There is no single comprehensive way to interpret the Atonement through the sacrifice of Christ. But in the New Testament, helpful analogies and images, when taken together, provide insight into its meaning.
Jesus himself indicated that he had come as a redeemer to give his life a ransom (Mark 10:45; 1 Timothy 2:6). The term 'ransom' was used in the slave markets of the ancient world where a slave was set free through the payment, but another person, of a redemptive price. This picture illustrates our captivity to sin and shows there is a price to be paid if we are to be set free. Our redemption is costly.
2. The law courts
Another concept was borrowed from the law courts: anyone who breaks the law, which is given for our good, deserves punishment. In God's morally ordered world sin has consequences. Jesus paid the penalty and bore the cost of sin on our behalf: "He was pierced for our transgressions, he was crushed for our iniquities" (Isaiah 53:5). Christ voluntarily accepted punishment as a substitute for us (John 10:11-18; John 15:3).
3. Redemptive sacrifice
Another New Testament picture of the Atonement emphasizes that Christ became the once-for-all sacrifice which buys our salvation (Hebrews 10:10-14). He gave himself for our sin and so fulfilled the purpose of the great sacrifices of the Hebrew faith, to restore the fellowship between God and human beings (Matthew 26:28). the death of Christ provides a way by which all people can be reconciled to God (Ephesians 1:7). His was a vicarious sacrifice made on behalf of others. It was not made for his own sin, for he was sinless: it was made for us - on behalf of humanity (Romans 3:25-26; 2 Corinthians 5:21).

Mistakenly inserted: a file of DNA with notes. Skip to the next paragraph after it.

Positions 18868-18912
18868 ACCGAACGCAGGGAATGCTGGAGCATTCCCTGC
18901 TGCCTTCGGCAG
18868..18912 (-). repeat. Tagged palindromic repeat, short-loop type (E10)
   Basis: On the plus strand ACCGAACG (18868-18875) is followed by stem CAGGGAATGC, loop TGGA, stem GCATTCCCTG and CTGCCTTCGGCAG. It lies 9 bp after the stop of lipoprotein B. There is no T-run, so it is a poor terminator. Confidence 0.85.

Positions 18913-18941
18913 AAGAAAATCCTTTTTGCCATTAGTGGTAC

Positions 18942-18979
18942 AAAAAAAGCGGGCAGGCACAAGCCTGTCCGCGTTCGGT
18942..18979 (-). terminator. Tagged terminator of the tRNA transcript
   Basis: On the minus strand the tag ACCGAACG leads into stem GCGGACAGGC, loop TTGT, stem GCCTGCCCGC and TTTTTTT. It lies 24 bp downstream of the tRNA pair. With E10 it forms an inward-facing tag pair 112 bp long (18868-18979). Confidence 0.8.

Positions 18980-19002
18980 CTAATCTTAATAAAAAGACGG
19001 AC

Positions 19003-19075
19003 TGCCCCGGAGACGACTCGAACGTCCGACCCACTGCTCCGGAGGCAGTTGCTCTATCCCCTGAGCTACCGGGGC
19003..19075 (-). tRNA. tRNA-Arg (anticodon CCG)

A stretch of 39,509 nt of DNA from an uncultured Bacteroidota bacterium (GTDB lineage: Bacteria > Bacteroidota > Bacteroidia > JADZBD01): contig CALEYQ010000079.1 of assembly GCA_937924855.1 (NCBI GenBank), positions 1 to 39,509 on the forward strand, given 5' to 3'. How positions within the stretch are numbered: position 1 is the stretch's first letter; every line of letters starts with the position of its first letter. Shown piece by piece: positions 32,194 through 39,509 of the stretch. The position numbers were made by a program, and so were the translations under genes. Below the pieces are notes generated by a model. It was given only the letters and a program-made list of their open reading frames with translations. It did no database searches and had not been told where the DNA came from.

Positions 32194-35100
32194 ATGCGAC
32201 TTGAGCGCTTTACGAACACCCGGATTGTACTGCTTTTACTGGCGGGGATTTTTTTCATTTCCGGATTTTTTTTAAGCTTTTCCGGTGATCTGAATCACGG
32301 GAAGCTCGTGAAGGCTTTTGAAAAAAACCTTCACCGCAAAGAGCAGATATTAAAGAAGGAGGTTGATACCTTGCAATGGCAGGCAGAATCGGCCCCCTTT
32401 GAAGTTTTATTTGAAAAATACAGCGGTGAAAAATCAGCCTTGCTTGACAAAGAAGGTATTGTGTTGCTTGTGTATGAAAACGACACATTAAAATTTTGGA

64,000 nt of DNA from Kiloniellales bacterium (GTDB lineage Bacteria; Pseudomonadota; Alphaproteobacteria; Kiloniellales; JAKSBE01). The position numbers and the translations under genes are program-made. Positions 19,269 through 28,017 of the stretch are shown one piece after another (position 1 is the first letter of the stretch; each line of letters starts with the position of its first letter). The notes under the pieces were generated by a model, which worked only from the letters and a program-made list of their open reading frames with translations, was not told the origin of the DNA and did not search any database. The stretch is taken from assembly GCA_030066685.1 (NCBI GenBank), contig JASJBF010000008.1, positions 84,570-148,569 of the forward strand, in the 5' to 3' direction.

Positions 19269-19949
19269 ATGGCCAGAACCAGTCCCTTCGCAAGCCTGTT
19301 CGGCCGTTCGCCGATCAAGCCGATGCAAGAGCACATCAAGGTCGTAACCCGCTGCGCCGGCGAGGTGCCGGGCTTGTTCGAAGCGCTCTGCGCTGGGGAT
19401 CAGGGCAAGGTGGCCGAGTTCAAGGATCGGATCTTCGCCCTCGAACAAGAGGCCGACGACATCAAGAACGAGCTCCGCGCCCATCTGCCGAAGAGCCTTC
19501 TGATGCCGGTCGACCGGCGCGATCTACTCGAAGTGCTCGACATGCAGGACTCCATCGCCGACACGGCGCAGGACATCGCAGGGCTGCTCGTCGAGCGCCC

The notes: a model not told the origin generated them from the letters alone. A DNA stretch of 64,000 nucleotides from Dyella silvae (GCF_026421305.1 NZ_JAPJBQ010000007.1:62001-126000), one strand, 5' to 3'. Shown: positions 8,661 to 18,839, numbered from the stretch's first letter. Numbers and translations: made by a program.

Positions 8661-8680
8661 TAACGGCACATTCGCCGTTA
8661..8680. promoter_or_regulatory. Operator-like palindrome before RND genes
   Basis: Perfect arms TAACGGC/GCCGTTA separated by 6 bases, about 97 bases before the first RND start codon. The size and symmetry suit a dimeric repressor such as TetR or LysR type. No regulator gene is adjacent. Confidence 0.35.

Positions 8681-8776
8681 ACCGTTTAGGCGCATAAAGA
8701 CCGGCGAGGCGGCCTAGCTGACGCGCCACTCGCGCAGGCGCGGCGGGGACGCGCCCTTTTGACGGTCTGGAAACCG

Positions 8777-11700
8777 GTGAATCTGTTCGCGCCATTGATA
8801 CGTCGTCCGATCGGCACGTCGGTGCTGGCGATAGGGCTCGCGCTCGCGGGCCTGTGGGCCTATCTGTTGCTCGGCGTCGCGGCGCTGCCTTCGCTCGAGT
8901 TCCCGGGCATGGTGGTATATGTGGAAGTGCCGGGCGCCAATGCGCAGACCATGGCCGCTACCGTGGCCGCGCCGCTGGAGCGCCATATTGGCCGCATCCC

4. Victory over sin
The New Testament describes Christ's sacrifice as a victory over sin and over the powers of evil which imprison humanity. By our faith in what he has done for us we participate in the achievement of Christ's sacrifice. The Cross, the place of seeming defeat, is actually the place of triumph. Christ's victory on the Cross becomes our victory (Colossians 2:13-15).
5. Self-giving love
The Cross of Jesus is at the heart of the reconciling work of God. It is also the most effective picture of self-giving love (Romans 5:8). We can be drawn to it or repelled by it, but, when acknowledged, few can remain indifferent to the God it reveals. It is a call to be reconciled to the God of the Cross, and to love as he loved us (2 Corinthians 5:18-19).
Our atonement is made possible at the great cost of the sacrifice of Christ.
"God so loved the world that he gave his one and only Son, that whoever believes in him shall not perish but have eternal life" (John 3:16).
Christ did for us what we could not do for ourselves. He embraced our sin that we might share in his righteousness (Romans 5:18-19).